One food that, in addition to hummus, is identified with the Middle East is falafel. Like hummus, falafel is a bone of competition between different countries, religions and eateries, all of which claim to produce “The world’s best falafel.” But what, after all, is falafel? Falafel balls are fried balls of hummus – ground chickpeas – or ground broad beans (ful).


Falafel started out in ancient Egypt as a substitute for meat. Generally speaking, it is served with tahini and vegetable salad in a pita (traditional Arab flat bread), on a plate or even in a baguette. Although originating in Egypt, falafel has become a central dish in Israel; songs in Hebrew have even been written about it, such as “The Falafel Song,” performed by the Ayalon band in the 1950s. You can find falafel in any Israeli city; however, you might ask, where are the best places in the country to get falafel? Here are a few recommendations.


In Northern Israel, there are many falafel eateries. In Nazareth, there is Diana Restaurant, 51 Paul VI St.; some people even claim that it serves the best falafel in Israel. Over forty years ago, on the ground floor of the building housing the Diana movie theater, Duhul Safdi’s father set up his falafel stall. The eatery preserves its high standards of quality and relies on a traditional recipe backed by a list of side orders, which are no less impressive than the falafel itself. In the city of Acre (Akko), Israel’s up and coming culinary center in recent years, you can find Arafi’s Falafel, located on Farhi Square at the entrance to the city’s marketplace; if you choose Arafi’s, we recommend that you order the falafel together with their red cabbage salad. In Haifa, there is Michel’s Falafel, 21 Wadi Street, and there is also The Elders’ Falalel (Falafel Hazekenim), 18 Wadi Street – two eating establishments, each with its own group of enthusiasts and located opposite one another. The falafel is terrific in both eateries; however, whereas Michel’s specialty is its garlic spread, the Elders’ offers an absolutely delicious tahini.


In Tel Aviv, there is Falafel Hakosem (which literally means The Magician’s Falafel), located at 1 King Solomon St. Whereas the well-known falafel eateries are simple stalls with a delightful aroma of fried chickpea balls, the Magician’s provides patrons with a unique eating experience: The stall has been carefully decorated, the background music is wonderful and the staff wear uniforms and serve the falafel dishes like true gourmet delicacies. The falafel balls at the Magician’s have plenty of green vegetables and are served in fresh pita bread baked on the premises in a unique steam oven. If you are looking for a healthier falafel serving, try the whole-wheat pita (also baked on the premises). At Dr. Saadi’s Falafel, 45 King George St., you can enjoy an authentic Yemenite experience – Yemenite-style falafel full of parsley and coriander, served with exquisite sechug, a spicy Yemenite sauce. One of the best and cheapest falafel sandwiches can be obtained in Tel Aviv at Tadmor Falafel, 98 Salma Road. The beautiful falafel balls come with a terrific flavor of hummus blended with herbs; if you are interested in additional side orders, you can find them in the eating establishment’s small, but impressive, salad bar.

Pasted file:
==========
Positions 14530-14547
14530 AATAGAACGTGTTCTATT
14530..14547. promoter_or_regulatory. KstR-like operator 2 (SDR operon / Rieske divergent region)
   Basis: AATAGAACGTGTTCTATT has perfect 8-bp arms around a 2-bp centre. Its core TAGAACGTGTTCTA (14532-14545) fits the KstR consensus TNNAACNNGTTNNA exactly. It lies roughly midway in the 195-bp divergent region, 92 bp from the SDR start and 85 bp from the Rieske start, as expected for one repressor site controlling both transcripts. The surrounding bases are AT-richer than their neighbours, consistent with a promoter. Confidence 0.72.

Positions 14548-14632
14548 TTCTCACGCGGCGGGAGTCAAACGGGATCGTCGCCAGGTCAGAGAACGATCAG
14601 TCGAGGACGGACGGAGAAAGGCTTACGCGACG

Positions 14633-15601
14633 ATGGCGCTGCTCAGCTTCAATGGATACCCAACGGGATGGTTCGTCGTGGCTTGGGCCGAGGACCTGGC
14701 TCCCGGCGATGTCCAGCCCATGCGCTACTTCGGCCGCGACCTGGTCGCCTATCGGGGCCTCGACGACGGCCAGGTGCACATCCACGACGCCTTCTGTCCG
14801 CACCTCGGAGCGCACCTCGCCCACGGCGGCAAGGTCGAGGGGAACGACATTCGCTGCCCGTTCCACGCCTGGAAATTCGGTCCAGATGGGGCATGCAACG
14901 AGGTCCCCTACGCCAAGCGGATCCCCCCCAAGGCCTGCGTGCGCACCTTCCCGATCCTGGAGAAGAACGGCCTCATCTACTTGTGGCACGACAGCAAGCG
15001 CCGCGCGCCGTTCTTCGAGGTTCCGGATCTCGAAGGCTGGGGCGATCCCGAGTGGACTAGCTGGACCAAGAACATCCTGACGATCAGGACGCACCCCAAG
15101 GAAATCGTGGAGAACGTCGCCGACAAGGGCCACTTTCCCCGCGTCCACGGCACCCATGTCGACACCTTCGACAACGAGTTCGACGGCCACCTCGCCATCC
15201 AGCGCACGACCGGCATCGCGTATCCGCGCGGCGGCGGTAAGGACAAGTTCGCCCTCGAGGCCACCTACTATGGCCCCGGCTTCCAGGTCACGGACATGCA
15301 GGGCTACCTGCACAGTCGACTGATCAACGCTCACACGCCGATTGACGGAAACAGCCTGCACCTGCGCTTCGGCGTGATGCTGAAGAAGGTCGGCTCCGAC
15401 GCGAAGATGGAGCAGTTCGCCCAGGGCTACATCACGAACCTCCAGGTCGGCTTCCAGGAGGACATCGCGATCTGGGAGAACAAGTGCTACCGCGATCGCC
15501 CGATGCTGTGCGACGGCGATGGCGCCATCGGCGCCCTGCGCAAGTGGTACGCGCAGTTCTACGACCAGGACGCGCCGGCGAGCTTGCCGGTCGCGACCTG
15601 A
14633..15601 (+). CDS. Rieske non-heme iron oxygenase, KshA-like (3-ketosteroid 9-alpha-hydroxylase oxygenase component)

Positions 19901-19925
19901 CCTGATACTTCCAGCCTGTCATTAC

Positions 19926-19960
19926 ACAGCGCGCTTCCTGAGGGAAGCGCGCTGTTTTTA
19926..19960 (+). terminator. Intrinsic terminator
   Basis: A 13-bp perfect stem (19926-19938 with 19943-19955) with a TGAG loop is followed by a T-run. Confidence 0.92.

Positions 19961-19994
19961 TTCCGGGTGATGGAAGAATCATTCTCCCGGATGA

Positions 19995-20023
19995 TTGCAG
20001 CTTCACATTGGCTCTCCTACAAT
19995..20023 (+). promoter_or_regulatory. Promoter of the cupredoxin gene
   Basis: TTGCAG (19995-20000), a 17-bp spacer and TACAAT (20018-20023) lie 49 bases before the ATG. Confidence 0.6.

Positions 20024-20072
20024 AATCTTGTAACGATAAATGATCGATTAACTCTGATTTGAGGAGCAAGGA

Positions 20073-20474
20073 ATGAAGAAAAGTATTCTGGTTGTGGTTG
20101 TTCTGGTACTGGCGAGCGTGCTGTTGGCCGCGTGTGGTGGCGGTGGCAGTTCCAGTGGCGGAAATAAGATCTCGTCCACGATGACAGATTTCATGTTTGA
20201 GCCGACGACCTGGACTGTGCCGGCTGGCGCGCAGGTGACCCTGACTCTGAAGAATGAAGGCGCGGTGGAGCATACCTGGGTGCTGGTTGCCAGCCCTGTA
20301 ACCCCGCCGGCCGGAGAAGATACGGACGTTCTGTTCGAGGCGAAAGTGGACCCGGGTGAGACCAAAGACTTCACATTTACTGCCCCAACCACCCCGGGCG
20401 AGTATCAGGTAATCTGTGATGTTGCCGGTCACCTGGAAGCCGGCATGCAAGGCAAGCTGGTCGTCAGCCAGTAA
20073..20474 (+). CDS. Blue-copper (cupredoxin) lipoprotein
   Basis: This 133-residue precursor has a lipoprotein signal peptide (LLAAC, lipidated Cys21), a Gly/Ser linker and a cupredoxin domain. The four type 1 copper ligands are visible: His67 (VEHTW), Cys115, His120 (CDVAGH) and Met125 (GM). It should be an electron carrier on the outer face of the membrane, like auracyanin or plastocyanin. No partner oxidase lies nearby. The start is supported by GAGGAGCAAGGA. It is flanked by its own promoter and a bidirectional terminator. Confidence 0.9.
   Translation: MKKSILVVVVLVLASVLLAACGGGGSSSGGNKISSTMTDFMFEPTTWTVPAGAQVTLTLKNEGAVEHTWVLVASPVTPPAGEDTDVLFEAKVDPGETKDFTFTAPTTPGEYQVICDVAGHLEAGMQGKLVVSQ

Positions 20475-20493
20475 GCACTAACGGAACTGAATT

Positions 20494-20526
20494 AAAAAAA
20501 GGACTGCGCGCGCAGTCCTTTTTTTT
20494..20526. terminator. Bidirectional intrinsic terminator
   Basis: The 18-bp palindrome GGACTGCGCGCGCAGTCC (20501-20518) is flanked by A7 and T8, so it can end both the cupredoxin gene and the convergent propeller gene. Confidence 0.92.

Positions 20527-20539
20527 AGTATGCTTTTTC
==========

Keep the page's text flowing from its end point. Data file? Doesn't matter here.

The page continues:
Kadouri’s Falafel is located at the service station at 59 Ramatayim St. in Hod Hasharon. The small cabin on this major traffic artery serves only falafel and side dishes such as a finely chopped salad and hot peppers; the falafel is served in magnificent pita sandwiches. In Jerusalem there is Shalom’s Falafel, a falafel eatery that has long been part of the city’s ambiance; a few years ago, it relocated back to its old address – 34 Bezalel St. It serves its falafel in a uniquely Jerusalem pita sandwich – eshtanur, which is smaller and thicker than a laffa (large Arab flat bread). The falafel is served with hilbeh (a tangy Yemenite condiment made of fenugreek), sechug and a lovely tomato salad; this is unquestionably an exceptional falafel sandwich. If you are visiting southern Israel, you should pay a visit to Hafalafel Hayarok (literally, The Green Falafel) in Be’er Sheva. This eatery was established 52 years ago by Margalit and her husband Zachariah and is today situated in the less hectic section of the city’s downtown pedestrian mall at 70 Keren Kayemet Le-Yisrael St. At this stall or tiny restaurant, traditional falafel balls are served, based on a recipe that has not changed since the place was opened and “will never change,” according to their son.